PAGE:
To Win in Politics, Be Like Nancy Pelosi and Mitch McConnell

Establishment elites may not be popular, but they get shit done. And my unpopular hot take is that we need more of them to win elections, not to mention to grease the gears running our governmental machine.

Recent events underscore this reality. Yet, take a close look at how the two major parties treat their elites. Are they vilified or celebrated? Look no further than the difference between how Republicans are treating Senate Minority Leader Mitch McConnell and how Democrats are treating outgoing Speaker of the House Nancy Pelosi.

On the heels of passing the baton to a new generation of Democrats, Pelosi’s official portrait was unveiled this week in the U.S. Capitol. She was feted and celebrated. Former President Barack Obama recorded a message saying that “she will go down as one of the most accomplished legislators in the country.” Meanwhile, after fending off a leadership challenge from Sen. Rick Scott of Florida, McConnell is taking heat from House Republicans calling him a “sellout” for supporting a year-long budget deal that would avoid high-stakes battles and possible government shutdowns (or worse) in the new year.

Pelosi and McConnell are the two most effective leaders of their respective chambers in the last 40-plus years, yet many ideologues and populists on both sides consider them to be establishment hacks. Pelosi, at least, is being treated with a modicum of dignity by her party. Meanwhile, McConnell can’t get no respect from his.

According to a new survey from Monmouth University, McConnell “is the least popular of the four [congressional] leaders,” with just a quarter of his fellow Republicans approving of his performance.

Pelosi’s numbers make more sense. Even though only 29 percent of American adults approve of her performance, she earns “an overwhelmingly favorable 69 percent [approval] from Democrats.”

Democrats have mostly taken this type of disciplined leadership in stride, while Republicans utterly reject the notion that some elite establishment figure might know more than they do about winning.

I’ve long been confused about the internecine disdain for McConnell. For years, conservatives were told that the ability to nominate and confirm Supreme Court justices who would overturn Roe v. Wade was the raison d’être for Republican politicians. Well, Sen. McConnell is more responsible than anybody for confirming the conservative judges who overturned Roe. Meanwhile, that gets him no purchase in a political party that reviles adult leadership. Nor do his efforts to elect fellow Republicans.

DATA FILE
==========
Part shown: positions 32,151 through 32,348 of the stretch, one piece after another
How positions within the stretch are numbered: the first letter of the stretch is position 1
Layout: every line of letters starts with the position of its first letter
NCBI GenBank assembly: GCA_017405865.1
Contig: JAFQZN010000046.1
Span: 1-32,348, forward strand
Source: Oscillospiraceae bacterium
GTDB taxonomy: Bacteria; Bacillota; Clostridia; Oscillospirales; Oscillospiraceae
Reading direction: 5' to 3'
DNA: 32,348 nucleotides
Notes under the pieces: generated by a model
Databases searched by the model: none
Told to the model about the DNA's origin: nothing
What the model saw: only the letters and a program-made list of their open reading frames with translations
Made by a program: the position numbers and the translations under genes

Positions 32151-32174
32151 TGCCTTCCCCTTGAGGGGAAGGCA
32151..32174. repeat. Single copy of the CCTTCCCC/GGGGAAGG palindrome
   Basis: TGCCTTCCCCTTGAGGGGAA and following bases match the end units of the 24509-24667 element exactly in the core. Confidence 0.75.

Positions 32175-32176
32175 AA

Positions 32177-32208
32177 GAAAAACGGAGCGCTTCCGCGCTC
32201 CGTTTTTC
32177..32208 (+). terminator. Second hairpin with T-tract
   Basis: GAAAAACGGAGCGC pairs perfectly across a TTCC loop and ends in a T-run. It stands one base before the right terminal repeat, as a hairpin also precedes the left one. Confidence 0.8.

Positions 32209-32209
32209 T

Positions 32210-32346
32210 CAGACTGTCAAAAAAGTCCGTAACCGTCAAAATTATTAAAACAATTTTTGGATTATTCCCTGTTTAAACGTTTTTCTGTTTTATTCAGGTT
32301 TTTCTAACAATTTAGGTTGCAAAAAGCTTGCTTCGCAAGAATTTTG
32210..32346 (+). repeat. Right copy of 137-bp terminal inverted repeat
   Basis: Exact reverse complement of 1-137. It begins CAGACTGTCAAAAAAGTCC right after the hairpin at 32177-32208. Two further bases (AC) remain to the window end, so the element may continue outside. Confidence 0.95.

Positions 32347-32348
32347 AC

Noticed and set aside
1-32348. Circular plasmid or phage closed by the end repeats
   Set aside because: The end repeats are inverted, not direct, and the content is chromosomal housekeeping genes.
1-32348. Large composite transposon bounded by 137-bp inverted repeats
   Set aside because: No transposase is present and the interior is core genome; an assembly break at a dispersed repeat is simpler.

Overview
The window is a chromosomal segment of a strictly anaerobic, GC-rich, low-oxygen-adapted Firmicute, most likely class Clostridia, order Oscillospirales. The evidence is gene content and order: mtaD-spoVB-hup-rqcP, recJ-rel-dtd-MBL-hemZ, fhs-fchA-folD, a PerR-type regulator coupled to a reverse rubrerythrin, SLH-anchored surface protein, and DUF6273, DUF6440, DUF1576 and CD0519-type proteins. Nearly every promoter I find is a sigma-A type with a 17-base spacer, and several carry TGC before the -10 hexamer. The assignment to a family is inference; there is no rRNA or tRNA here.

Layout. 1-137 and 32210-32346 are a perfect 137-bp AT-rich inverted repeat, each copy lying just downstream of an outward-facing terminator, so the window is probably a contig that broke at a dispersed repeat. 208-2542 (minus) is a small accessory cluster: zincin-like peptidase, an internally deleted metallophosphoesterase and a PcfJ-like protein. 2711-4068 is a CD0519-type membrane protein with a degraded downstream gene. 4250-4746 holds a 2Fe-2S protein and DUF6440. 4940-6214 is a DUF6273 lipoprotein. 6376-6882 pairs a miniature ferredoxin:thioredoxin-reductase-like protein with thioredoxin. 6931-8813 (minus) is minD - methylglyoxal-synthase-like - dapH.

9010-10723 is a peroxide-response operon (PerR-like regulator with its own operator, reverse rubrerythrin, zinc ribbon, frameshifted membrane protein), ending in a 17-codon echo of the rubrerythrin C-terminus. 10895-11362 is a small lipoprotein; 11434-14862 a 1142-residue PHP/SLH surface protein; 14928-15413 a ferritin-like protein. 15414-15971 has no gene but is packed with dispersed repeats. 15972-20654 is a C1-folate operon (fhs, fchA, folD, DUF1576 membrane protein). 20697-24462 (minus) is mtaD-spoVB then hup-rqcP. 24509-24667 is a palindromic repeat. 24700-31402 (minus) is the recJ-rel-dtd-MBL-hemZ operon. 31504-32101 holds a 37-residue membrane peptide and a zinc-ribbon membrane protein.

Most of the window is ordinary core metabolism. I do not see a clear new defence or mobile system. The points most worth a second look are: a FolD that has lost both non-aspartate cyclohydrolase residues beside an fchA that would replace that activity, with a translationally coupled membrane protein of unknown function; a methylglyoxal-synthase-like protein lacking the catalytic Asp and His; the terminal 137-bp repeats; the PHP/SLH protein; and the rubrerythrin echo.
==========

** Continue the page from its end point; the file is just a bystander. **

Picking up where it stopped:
Despite the fact that Donald Trump endorsed most of the Republican nominees in targeted races, and despite the fact that Sen. Rick Scott ran the campaign arm of the Republican Senate, McConnell-aligned super PACs spent hundreds of millions of dollars trying to help Republicans win elections in 2022. As McConnell correctly pointed out, Trump-fueled “candidate quality” problems probably cost Republicans control of the Senate in 2022. Yet, some prominent figures on the right had the audacity to blame McConnell for the losses.

Now, McConnell is attempting to do Kevin McCarthy a favor by clearing the deck and avoiding budget showdowns and shutdowns while McCarthy gets his bearings in 2022. Not only are these examples of high-stakes budget brinkmanship dangerous, they almost always redound to hurt Republicans politically (something McConnell is keenly aware of).

Of course, the reason for not wanting to do a year-long budget deal is ostensibly because House Republicans want leverage to force budget cuts. Keep in mind that during the Trump era, Republicans spent money like drunken sailors. Suddenly, though, the green eyeshades have appeared and fiscal conservatism is back in vogue. Perhaps if Republicans had listened to McConnell (instead of Trump) these last two years, Republicans would be in a better position to cut the budget on their own terms?

Being a congressional leader means knowing (as Kenny Rogers might say) “when to hold ’em and when to fold ’em”. It is inevitable that a pragmatic congressional leader—even one who shares your philosophical values and public policy preferences—will be accused of being insufficiently committed to ideological purity. Pelosi, for example, never gave Democrats single payer health care, and she refused to cut funding for the Iraq War (going along with that, in return for minimum-wage funding). Pelosi played the game, too, but she wasn’t punished for it the way McConnell is.

On the other hand, Pelosi—like McConnell—got stuff done for her side. “Just last week, she helped keep marriage equality, the law of the land and even after insurrectionists literally broke into her office,” said Obama during his recorded tribute. Pelosi was able to deliver on more, partly because she was able to control her caucus.

Democrats have mostly taken this type of disciplined leadership in stride, while Republicans utterly reject the notion that some elite establishment figure might know more than they do about winning. This is consistent with the conspiratorial mindset on today’s right that reflexively distrusts experts instead of embracing them.

The truth is that competence and leadership are philosophically neutral. Assuming Republicans want to pass their increasingly populist and nationalistic ideas via the democratic process (which is, admittedly, a big assumption), doing so in a strategically sagacious manner does not automatically constitute “selling out.”

It strikes me that if the populists on the right and left wanted to win more, they would listen to (and learn from) so-called establishment elites like Pelosi and McConnell. With a few exceptions, Dems largely did that, and it has served them well.

The perception that McConnell is a RINO seems absurd. He wants to win. Republicans should try that sometime.

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